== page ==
IMC 2020: Sessions

Session 719: Reading without Borders: Comparative Reflections on Reading Practices and Strategies in Medieval Manuscripts through Time, Place, and Genre

Tuesday 7 July 2020, 14.15-15.45

Sponsor:Faculteit Letteren en Wijsbegeerte, Universiteit Gent / Christendom en Idee├źngeschiedenis, Rijksuniversiteit Groningen / Institutt for arkeologi, historie, kultur- og religionsvitskap, Universitetet i Bergen
Organiser:Nick Pouls, Departement Geschiedenis en Kunstgeschiedenis, Universiteit Utrecht
Moderator/Chair:Peter Hatlebakk, Institutt for arkeologi historie kultur- og religionsvitskap Universitetet i Bergen
Paper 719-aTravelling through the Manuscript: Reading the Ten Itineraries through Rome in Codex 326 (1076) from Einsiedeln Abbey
(Language: English)
Klazina Staat, Faculteit Letteren en Wijsbegeerte, Universiteit Gent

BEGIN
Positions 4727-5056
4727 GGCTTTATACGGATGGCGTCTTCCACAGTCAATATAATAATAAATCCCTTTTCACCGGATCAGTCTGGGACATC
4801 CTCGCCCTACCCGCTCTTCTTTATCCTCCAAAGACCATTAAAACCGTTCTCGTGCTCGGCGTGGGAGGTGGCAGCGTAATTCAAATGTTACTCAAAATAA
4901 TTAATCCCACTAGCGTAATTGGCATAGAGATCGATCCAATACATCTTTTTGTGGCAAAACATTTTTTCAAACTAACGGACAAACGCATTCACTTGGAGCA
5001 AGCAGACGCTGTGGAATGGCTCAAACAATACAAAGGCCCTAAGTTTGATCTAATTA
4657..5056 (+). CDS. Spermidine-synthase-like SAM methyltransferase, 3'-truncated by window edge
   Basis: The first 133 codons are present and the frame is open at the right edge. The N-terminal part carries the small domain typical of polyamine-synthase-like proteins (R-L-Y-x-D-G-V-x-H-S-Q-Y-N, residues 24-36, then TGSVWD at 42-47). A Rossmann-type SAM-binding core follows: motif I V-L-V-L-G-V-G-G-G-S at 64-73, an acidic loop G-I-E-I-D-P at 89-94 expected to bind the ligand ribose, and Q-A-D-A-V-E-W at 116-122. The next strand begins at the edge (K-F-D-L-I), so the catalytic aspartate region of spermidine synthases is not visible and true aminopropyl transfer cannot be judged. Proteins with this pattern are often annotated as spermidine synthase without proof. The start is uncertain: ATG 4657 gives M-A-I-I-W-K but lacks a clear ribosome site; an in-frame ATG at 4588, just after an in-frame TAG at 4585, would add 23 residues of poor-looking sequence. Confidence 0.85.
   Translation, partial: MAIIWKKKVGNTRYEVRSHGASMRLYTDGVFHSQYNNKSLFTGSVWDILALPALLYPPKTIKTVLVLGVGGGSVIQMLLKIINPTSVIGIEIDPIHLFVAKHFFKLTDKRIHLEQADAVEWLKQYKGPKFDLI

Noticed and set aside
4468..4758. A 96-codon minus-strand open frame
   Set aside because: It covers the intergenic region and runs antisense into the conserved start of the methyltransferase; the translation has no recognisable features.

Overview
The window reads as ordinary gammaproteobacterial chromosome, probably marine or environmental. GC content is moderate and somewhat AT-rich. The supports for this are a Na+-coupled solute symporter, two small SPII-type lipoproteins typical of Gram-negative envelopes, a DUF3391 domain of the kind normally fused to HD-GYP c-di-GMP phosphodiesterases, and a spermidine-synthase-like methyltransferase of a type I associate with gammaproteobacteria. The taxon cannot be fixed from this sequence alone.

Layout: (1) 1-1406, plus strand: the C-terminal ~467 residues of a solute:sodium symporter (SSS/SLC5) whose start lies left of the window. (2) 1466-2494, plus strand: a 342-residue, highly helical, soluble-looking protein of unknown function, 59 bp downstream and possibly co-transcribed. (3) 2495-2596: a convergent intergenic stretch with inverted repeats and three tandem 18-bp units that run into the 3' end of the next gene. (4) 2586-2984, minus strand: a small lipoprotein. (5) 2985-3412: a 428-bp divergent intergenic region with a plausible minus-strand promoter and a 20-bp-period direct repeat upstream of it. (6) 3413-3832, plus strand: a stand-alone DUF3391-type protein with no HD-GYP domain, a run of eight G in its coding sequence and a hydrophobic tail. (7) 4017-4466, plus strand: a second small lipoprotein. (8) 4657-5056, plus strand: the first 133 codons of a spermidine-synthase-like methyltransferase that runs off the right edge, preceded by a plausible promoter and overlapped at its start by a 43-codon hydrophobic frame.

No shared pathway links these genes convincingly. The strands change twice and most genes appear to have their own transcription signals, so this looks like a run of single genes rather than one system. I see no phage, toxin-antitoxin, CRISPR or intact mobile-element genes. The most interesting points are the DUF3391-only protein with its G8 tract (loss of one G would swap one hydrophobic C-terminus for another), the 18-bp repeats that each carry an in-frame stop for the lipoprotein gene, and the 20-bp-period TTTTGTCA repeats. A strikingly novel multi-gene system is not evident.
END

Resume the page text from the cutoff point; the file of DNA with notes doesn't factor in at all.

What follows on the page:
Index terms: Geography and Settlement Studies, Literacy and Orality, Manuscripts and Palaeography
Paper 719-bGetting to the Point: Punctuation and Its Correction in the Gospel Books of Montecassino
(Language: English)
Andrew J. M. Irving, Faculteit der Godgeleerdheid en Godsdienstwetenschap, Rijksuniversiteit Groningen
Index terms: Liturgy, Manuscripts and Palaeography, Monasticism
Paper 719-cChurch Fathers Annotated: Mechanics of Reading Patristic Texts in the Low Countries in the High Middle Ages
(Language: English)
Nick Pouls, Departement Geschiedenis en Kunstgeschiedenis, Universiteit Utrecht
Index terms: Education, Manuscripts and Palaeography, Theology
Abstract

The material features of medieval manuscripts allow manuscript scholars, using a codicological and palaeographical approach, to distract data on the reading practices and strategies implemented by medieval scribes and readers. This session aims to discuss which and how different reading practices and strategies were developed by medieval scribes and readers as part of the chaîne operatoire. To discuss which and how these reading practices and strategies were developed, a comparison between various types of practices in i) time, such as the Early and High Middle Ages; ii) place, such as the Low Countries, Switzerland, and Italy; and iii) genres, such as itineraries, liturgical, canonical, and patristic texts will be made.